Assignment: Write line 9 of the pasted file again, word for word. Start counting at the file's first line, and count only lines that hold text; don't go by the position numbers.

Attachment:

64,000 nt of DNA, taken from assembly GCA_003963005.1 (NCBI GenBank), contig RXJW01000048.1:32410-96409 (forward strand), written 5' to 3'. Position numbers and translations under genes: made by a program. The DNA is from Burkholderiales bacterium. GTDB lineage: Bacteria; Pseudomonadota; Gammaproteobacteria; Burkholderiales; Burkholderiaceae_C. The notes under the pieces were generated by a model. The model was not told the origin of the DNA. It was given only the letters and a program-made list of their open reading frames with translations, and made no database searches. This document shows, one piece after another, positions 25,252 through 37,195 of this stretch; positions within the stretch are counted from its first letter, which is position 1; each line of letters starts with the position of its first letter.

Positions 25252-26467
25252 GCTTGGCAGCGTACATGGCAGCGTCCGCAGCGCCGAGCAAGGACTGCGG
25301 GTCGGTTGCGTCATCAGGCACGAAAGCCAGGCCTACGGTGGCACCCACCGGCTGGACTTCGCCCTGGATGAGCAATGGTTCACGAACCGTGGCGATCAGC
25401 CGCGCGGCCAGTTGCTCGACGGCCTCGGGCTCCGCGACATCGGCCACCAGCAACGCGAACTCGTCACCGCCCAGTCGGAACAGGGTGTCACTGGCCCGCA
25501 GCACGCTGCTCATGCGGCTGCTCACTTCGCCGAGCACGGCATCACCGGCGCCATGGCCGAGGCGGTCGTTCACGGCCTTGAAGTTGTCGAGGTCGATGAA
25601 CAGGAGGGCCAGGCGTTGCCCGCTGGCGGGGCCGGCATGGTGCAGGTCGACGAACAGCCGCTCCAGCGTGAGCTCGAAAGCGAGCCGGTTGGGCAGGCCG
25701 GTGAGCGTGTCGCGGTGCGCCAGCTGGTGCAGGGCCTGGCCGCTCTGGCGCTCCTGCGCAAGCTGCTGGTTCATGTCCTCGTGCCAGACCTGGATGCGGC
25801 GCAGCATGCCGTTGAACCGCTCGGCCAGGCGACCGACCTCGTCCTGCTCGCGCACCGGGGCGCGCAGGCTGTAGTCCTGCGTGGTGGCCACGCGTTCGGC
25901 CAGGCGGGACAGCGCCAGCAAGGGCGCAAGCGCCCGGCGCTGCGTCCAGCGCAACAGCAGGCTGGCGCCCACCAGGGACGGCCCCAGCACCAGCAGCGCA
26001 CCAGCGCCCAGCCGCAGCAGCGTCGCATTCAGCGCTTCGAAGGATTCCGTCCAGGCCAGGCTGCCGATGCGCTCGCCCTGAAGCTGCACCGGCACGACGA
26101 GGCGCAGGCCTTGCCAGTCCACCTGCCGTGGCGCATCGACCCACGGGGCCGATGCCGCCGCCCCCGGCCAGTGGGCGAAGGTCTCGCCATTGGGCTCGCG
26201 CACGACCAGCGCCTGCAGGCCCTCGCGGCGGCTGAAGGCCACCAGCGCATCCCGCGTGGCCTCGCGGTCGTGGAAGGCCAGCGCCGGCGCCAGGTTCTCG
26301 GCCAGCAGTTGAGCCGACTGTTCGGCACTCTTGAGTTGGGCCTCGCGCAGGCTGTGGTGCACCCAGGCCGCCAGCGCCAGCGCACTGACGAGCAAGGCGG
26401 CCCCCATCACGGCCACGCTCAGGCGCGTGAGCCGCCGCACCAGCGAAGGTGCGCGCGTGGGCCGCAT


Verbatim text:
25801 GCAGCATGCCGTTGAACCGCTCGGCCAGGCGACCGACCTCGTCCTGCTCGCGCACCGGGGCGCGCAGGCTGTAGTCCTGCGTGGTGGCCACGCGTTCGGC